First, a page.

Hedera Hashgraph is one of the “hot” pieces among the new cryptocurrencies. In recent months, the coin has performed very well in terms of price. Therefore, we look in detail at what Hedera Hashgraph is, why it has such value and what risks are associated with this currency.
Hashgraph is not a blockchain
The first, significant difference from most cryptocurrencies is that Heder’s network does not have a blockchain structure. Instead of blockchain, there is a so-called Hashgraph, which has a different architecture and allows different, technological solutions.
The network architecture is one of the so-called DAGs (Directed Acyclic Graph – similar system has IOTA, NANO, or the newly emerging Fantom network). This allows computers in the network to communicate directly with each other, and there is consensus, allowing for increase speed of transaction and umber of them. Blockchain, on the other hand, is limited by individual blocks and their sizes.
Consensus (network state matches) is accomplished in the network using two tools. The first is virtual voting, where each node votes on conflicting transactions and selects only one. The second tool is Gossip to Gossip protocol. This is basically a series of rules according to which information is spread over the network. Thanks to Gossip to Gossip technology, the network is very fast. Each node in the network sends network status information to everyone else, and after some time there is agreement on exactly what the network history looks like.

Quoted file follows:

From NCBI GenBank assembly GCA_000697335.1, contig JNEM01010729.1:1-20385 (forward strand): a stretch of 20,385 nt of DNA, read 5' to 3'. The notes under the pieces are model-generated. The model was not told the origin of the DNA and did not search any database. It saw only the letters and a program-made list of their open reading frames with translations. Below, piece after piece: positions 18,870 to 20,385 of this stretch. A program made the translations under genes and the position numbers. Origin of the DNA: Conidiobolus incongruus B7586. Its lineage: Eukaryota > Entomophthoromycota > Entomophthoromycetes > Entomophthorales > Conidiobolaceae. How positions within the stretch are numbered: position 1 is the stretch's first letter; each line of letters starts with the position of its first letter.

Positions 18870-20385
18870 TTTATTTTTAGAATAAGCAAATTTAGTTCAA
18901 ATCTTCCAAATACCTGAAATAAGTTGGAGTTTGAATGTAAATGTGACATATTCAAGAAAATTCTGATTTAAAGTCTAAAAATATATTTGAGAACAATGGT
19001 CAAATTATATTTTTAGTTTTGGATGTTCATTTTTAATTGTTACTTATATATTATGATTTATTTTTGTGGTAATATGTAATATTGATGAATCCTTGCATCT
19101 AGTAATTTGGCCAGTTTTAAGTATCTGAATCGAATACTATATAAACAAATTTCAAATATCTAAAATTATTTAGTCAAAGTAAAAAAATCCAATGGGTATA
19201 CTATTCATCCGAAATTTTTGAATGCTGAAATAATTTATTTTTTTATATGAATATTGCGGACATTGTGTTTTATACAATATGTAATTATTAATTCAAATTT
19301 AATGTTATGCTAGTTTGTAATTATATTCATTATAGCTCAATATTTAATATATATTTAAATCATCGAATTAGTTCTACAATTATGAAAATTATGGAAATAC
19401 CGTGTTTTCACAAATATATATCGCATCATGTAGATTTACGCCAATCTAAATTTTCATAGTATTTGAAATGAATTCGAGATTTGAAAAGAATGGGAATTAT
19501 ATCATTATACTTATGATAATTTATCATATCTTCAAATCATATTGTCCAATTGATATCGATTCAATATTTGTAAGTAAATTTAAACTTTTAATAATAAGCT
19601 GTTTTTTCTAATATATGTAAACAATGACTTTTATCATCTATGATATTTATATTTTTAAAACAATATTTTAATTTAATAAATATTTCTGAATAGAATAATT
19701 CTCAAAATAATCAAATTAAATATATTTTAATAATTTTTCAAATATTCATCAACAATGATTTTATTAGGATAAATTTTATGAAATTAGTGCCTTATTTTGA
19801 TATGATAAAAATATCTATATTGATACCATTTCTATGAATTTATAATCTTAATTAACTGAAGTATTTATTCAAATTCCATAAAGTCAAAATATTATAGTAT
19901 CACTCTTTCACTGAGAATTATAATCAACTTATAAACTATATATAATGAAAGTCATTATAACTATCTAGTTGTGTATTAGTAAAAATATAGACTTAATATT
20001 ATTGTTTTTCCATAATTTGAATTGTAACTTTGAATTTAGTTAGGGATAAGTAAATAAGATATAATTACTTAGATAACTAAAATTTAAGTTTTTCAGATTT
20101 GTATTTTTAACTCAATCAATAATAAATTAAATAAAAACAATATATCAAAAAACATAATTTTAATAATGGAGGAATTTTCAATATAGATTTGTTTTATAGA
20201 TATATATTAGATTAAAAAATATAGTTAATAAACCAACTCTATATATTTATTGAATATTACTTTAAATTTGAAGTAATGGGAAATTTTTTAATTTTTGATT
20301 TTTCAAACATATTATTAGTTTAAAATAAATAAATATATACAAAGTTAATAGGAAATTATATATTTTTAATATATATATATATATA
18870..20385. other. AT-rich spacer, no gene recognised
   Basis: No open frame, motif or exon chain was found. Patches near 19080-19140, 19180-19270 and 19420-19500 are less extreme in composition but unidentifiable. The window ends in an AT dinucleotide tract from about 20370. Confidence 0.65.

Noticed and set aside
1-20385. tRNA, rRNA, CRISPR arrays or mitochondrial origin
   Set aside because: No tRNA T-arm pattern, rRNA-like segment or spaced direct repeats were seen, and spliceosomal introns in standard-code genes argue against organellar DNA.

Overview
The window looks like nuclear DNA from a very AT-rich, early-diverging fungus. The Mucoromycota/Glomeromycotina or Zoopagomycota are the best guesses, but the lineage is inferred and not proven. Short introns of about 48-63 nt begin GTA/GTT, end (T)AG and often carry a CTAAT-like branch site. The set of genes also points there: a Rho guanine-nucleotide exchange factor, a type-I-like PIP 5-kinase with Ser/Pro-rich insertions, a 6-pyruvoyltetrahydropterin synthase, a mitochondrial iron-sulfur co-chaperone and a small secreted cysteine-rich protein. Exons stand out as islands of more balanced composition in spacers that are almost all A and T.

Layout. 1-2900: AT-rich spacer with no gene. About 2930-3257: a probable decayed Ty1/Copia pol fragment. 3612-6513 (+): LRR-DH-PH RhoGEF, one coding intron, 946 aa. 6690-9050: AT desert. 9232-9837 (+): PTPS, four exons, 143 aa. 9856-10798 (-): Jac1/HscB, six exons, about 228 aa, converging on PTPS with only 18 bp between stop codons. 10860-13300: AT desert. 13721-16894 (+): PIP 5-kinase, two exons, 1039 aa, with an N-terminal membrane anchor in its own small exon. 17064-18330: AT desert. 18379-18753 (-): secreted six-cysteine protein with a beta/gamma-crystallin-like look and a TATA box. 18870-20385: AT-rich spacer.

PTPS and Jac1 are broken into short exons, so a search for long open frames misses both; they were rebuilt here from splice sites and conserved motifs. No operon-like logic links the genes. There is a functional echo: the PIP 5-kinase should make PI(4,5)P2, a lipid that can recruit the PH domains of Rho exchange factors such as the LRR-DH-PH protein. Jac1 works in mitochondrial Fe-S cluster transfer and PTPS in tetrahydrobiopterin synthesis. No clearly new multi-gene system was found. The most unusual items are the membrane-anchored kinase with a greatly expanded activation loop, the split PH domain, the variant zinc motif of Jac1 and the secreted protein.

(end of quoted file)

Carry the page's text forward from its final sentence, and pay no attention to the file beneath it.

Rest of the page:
DAG architecture is a promising technology, but it has one crucial catch. That is centralization. Like IOTA, the Hedery network relies on a limited number of consensus participants.
Model of management and verification of transactions
The Hashgraph is, as has been said, DAG. This also has implications for the architecture of the network itself. While it is faster and according to optimistic estimates, it could handle up to 10,000 transactions per second (VISA around 2000 TPS), but it is primarily due to the limited number of network validators. There are two main control bodies in the Hedera network.